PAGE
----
7 Ways To Break Your Coffee Addiction
The term addiction isn't something you should take lightly, but if you find yourself turning into an absolute monster that morning you forgot to pick up a cup of coffee at the local convenience store before work, you might just be addicted to the stuff. While you might rather chew off your own arm than break your coffee addiction, cutting back on coffee, like other caffeinated beverages, is something that you might need to power through, both for your health and your wallet. Plus, if you're thinking that having children might be in your future, you'll need to figure out a way to lessen, or diminish, your dependency for at least nine months. One day, your future child might turn into Rory Gilmore and share your coffee addiction with you, but the pregnancy months aren't the time to form this type of bond.
Big life changes aside, caffeine may no longer serve the same purpose it used to, if you drink too much of it. What once used to perk you up in the morning now makes you even more tired, but with a racing heart. If you find yourself missing the special bond you used to have with caffeine, you might want to consider a total detox in order to rebuild a healthier relationship with it. Remember, while caffeine isn't a totally dangerous drug, it's still a drug that alters with your mind.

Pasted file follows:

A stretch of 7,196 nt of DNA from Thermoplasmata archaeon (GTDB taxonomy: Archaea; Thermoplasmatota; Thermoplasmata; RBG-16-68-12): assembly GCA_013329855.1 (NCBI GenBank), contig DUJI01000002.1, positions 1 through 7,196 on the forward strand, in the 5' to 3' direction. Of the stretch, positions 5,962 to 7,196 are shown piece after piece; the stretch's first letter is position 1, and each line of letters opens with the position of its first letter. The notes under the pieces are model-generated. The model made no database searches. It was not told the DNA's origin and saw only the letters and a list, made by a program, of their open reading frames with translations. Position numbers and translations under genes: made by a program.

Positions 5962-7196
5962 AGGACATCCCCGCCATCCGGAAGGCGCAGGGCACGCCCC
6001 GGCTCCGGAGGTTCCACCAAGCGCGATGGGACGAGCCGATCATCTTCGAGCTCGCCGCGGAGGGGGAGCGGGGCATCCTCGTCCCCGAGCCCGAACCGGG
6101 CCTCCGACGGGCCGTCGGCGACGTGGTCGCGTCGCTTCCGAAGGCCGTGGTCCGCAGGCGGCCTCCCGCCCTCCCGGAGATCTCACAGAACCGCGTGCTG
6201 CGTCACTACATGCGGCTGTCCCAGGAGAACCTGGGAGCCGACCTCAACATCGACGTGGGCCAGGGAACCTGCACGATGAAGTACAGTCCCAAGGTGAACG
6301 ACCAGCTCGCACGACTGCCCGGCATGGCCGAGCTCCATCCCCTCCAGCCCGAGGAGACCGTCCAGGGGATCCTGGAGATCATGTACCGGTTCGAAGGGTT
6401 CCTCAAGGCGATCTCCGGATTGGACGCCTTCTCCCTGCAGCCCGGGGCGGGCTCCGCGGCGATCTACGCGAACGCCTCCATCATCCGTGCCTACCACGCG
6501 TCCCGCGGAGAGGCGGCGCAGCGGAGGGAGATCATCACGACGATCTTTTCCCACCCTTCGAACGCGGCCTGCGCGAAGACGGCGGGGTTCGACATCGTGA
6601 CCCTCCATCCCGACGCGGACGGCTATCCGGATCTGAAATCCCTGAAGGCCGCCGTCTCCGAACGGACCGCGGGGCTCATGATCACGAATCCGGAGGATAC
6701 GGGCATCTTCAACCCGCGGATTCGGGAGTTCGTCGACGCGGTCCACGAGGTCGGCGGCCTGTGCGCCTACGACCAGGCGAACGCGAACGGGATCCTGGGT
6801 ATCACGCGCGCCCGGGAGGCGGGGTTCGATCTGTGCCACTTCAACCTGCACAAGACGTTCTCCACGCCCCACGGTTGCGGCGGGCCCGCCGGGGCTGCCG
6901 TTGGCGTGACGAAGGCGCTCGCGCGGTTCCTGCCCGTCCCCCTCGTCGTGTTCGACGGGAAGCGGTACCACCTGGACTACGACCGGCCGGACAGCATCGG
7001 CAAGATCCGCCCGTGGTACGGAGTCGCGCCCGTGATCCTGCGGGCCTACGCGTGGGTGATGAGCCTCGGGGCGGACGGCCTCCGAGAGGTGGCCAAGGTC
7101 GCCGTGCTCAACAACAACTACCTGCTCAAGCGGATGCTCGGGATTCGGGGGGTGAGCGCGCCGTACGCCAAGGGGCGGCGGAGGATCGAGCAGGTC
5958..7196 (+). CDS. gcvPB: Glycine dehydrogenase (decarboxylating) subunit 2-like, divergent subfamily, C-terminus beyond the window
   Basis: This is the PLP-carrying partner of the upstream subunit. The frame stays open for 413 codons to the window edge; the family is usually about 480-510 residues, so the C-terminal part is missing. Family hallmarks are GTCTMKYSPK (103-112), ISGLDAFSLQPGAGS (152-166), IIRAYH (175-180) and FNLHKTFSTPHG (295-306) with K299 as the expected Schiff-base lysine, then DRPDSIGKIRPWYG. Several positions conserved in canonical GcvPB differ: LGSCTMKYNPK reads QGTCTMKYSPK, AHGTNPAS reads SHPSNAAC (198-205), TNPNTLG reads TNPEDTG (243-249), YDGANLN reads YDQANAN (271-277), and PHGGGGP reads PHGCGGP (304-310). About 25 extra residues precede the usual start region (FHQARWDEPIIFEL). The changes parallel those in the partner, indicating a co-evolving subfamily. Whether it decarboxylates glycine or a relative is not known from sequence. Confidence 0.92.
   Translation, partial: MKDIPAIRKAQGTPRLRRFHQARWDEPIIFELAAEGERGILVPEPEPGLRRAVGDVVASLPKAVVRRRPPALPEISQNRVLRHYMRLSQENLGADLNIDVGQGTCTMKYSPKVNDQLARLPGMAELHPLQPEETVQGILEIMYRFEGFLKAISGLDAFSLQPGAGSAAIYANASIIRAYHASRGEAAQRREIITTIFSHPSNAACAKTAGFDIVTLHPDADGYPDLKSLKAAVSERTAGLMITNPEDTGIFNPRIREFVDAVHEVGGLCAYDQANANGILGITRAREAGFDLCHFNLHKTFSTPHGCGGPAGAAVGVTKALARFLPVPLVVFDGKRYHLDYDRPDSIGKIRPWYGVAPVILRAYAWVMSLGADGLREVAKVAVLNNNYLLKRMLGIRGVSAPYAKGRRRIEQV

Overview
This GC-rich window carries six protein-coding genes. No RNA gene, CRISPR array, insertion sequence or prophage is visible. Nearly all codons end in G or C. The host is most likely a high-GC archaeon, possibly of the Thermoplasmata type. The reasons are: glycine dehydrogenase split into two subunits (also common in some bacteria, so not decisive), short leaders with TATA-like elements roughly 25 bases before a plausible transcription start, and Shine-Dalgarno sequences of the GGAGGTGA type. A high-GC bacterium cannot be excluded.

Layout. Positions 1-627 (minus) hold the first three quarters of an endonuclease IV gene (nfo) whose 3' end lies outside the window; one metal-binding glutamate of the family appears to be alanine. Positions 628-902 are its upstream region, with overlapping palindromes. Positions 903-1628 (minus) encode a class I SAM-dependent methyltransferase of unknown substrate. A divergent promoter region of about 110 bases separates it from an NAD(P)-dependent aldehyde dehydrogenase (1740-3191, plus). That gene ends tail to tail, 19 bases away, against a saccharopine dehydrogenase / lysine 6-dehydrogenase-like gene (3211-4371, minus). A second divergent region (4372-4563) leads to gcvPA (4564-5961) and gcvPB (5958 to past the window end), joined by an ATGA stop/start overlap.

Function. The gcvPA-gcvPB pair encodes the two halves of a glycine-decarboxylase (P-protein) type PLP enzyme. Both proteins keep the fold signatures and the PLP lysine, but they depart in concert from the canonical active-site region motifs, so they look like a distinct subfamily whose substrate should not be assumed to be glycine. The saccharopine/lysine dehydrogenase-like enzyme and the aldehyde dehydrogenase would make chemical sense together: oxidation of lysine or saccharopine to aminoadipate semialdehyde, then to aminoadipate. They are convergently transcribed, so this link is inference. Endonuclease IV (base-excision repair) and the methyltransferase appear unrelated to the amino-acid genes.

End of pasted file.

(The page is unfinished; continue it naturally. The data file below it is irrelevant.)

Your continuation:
If you're thinking that coffee-free is the way to be (and bless your soul for this) here are a few ways to cut down on caffeine.
1. Go cold turkey
This is the hardest technique, so let's get it out of the way right now. Cold turkey means that you quit it without any kind of additional help. So, are you used to grabbing 16 ounces of coffee first thing in the morning? Don't.
Be aware, you'll be cranky. Like all drugs, you'll suffer through some withdrawals. You might feel a little listless, tired, moody, and exhausted — simply because your body is revolting this sudden change. Soon, it'll adjust, and be like "Coffee? Psh. Who needs coffee? I got this." But like all change, it'll take awhile to adjust. If you choose the cold turkey method, you're a strong individual indeed — but you might want to give your coworkers a heads up, since if your personality happens to change a bit due to the lack of caffeine, they should be aware of it. It's just the polite thing to do.
2. Try the slow fade
This method is much easier, and probably the preferred way of handling your new lifestyle change. Go for java that is half-caf, or simply lower the amount of coffee you make for yourself every morning. While you might think you need those 16 ounces to function, 10 should be fine. Then, eight. Eventually, you'll be your normal and perky self without it.
If you find yourself grabbing a soda a few times a day in order to perk up, bring some other beverages to work with you that have less of an impact — since if you cut out coffee yet binge on soda, you're not doing yourself any favors. Obviously seltzer water is delicious, but there are other options that'll give you a caffeine jolt without overdoing it, like bottled tea.
3. Disguise the caffeine-free